Isolated in Colorado’s rugged San Juan mountain range, Telluride’s past began with the Native American Ute tribe and mining. The Utes found it first, using it for their summer camps. With access to the San Miguel River and an abundance of wildlife, the area made it easy for the tribe to flourish, which it did until fur trappers and Spanish explorers arrived in the late 1700s.
When the Explorers Came to Town
Spanish explorers gave the San Juan Mountains their name when they came upon the landmark while searching for a way to reach their landholdings located along the Pacific Coast. Despite the Spanish finding the Telluride area and naming the mountain range, these early explorers did not settle it. At the time, fur trappers were the only people who spent time in the San Juan Mountains. When gold was discovered in 1858 in the Colorado Rocky Mountains, the nation made Colorado an official state.
A Mining Town
The first mining claim made near Telluride happened in 1875. Prospector John Fallon found valuable materials in Marshall Basin, which is just above the town. The claim area was abundant in gold, silver, iron, zinc, lead and copper. As people came to cash in on the valuable materials, they called the town Columbia, but because Columbia, CA, already existed, the mining town in Colorado had to find a new name.
No one knows for sure how Telluride received its name, but there are several theories. One theory is that the early settlers named it after the mineral tellurium, a non-metallic substance that often accompanies gold. However, tellurium was never found in the Telluride valley. The other theory derives from the famous sendoff that people used to give to fortune seekers who went in search of it in the San Juan Mountains, which was “To hell you ride.”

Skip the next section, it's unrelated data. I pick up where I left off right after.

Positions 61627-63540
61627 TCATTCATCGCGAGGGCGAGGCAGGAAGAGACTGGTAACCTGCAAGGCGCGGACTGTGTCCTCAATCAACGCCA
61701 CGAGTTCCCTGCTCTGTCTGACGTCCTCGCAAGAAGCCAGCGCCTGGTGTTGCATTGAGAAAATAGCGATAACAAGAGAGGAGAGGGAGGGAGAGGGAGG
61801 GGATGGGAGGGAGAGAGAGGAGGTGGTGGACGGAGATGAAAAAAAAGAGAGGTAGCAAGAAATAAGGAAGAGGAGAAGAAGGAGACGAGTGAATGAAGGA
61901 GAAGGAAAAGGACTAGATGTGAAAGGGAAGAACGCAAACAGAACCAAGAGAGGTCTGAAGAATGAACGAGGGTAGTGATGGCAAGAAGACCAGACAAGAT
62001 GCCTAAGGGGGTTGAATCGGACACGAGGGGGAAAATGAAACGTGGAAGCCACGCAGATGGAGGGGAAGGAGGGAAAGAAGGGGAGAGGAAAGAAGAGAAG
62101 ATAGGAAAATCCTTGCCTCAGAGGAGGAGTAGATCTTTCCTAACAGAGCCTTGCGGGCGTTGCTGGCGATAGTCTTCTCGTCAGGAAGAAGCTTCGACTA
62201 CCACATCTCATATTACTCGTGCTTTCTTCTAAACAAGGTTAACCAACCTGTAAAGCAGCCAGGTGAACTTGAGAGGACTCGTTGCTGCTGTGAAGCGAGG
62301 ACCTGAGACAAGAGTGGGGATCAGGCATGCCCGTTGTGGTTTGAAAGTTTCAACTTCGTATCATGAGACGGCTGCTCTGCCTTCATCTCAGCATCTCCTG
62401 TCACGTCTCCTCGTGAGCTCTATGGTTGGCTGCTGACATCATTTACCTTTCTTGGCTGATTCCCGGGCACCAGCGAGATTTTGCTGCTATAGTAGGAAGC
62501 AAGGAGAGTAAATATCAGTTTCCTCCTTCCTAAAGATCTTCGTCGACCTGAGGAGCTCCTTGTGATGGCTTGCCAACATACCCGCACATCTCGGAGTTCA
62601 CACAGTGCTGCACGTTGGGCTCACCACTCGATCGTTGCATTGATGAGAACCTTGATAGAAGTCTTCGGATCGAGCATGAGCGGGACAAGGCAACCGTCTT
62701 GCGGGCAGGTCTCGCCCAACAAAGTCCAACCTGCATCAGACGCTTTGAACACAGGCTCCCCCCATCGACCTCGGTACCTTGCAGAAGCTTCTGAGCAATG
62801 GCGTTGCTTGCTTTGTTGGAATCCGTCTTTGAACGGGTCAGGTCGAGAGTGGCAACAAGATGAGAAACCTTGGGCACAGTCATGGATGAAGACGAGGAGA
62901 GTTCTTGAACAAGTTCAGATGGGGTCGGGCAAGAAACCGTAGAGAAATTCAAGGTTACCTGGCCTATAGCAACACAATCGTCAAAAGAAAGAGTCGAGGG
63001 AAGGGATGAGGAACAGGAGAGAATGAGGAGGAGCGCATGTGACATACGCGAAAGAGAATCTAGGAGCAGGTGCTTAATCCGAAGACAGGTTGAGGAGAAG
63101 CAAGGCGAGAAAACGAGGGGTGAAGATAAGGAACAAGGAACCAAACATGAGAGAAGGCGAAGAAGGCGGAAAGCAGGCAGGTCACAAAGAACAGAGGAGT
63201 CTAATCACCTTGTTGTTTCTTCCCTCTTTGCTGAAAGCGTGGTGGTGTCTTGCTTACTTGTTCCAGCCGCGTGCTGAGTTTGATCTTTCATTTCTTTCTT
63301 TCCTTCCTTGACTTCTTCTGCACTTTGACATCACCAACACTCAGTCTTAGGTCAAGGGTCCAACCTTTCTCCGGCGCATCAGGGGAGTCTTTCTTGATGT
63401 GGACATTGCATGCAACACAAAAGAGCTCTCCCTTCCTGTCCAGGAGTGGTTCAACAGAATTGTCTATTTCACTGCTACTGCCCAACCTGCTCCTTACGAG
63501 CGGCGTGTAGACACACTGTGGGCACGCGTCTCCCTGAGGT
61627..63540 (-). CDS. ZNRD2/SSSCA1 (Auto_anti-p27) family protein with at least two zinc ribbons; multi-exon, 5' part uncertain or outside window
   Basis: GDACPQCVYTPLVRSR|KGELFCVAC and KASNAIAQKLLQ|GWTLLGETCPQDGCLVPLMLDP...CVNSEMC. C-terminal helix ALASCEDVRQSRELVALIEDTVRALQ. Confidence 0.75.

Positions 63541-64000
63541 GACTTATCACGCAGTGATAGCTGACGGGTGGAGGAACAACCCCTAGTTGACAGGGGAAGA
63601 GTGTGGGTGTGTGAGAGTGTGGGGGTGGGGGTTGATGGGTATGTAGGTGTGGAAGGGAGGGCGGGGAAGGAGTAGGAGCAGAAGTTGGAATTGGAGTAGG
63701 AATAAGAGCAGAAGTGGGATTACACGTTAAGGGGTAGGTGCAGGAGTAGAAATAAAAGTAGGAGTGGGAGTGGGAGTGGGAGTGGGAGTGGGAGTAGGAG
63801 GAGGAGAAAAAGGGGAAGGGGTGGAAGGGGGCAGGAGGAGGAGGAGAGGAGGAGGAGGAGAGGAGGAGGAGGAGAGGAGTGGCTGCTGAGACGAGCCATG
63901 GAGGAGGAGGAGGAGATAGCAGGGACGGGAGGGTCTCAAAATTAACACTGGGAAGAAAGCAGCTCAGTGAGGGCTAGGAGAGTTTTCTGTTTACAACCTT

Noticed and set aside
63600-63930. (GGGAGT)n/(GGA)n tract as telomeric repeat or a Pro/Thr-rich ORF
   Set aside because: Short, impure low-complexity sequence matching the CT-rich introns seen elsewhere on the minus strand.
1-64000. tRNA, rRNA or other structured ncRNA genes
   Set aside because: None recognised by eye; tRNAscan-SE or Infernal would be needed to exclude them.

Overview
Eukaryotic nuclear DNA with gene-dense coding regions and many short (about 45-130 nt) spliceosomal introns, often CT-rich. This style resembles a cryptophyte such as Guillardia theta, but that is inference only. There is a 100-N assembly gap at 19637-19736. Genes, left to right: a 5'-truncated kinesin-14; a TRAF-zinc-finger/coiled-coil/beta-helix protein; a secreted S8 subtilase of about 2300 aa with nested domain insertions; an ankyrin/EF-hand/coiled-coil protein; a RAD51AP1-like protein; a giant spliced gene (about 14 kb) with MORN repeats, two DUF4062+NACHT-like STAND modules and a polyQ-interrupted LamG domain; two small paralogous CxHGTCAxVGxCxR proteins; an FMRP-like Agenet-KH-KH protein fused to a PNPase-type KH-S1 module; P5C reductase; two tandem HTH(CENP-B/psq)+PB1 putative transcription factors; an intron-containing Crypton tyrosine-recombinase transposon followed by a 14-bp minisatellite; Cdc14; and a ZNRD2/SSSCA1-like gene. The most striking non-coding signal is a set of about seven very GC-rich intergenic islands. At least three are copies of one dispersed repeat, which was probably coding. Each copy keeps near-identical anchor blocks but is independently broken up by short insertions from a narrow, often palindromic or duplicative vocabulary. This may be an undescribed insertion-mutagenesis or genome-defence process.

In 1890, the Rio Grande Southern railroad arrived, and a number of immigrants arrived with it. People from Germany, Cornwall, Italy, China and Scandinavia came to the area to mine their fortunes. During these years, living was hard while dying came easy. Because of this, many of the gravestones in the Lone Tree Cemetery bear names like Sven, Giovanni and Lars.
Telluride Joins the Wild, Wild West and Dabbles in Science
Telluride’s wealth from mining attracted criminals like Butch Cassidy and the Wild Bunch. In 1889, these men became bank robbers when they brought their guns to the San Miguel National Bank in downtown Telluride, stealing $24,000 in mining money.
The small town turned into a science experiment in 1891 when LL Nunn and Westinghouse used Nikola Tesla’s electrical current discovery to send about 2.5 miles of powerline from a hydroelectric plant located in Ames to the Gold King Mine. These lines were brought to the town, making Telluride the country’s first town to be powered with alternating current electrical power.
Telluride’s mining boom ended when silver prices crashed in 1893 and World War I began. In fact, during the 1960s, it was practically a ghost town with less than 600 people living there.
Saved by the Ski Industry
In the 1970s, Telluride was saved by the ski industry. Several locals, directed by Bill Mahoney Sr., joined forces with entrepreneur Joe Zoline to construct the area’s first ski resort by Gold Hill. The ski resort revitalized the town’s economy. This change of direction turned Telluride into a destination, a place where people wanted to go on vacation.
Later, Ron Allred and Jim Wells, two of the state’s natives, along with the assistance of the Benchmark Corporation took over the ski part of the community. The duo decided to build a resort village that included a first-class ski area and other tourist attractions.
To achieve their vision, they installed snowmaking machines and lifts. They also developed beginner terrain. In 1996, Telluride built the Gondola, which is a free transportation system. It was the first one like it in North America, and it connects Telluride to Mountain Village. The transportation system is a major area attraction, one that draws people to the destination.
The ski town today features a mix of beginner, intermediate, advanced, groomed and ungroomed terrain, making it an appealing destination for those of all ski levels. Not only is Telluride a place where skiers come to play, but it is also a town that offers entertainment for people who don’t.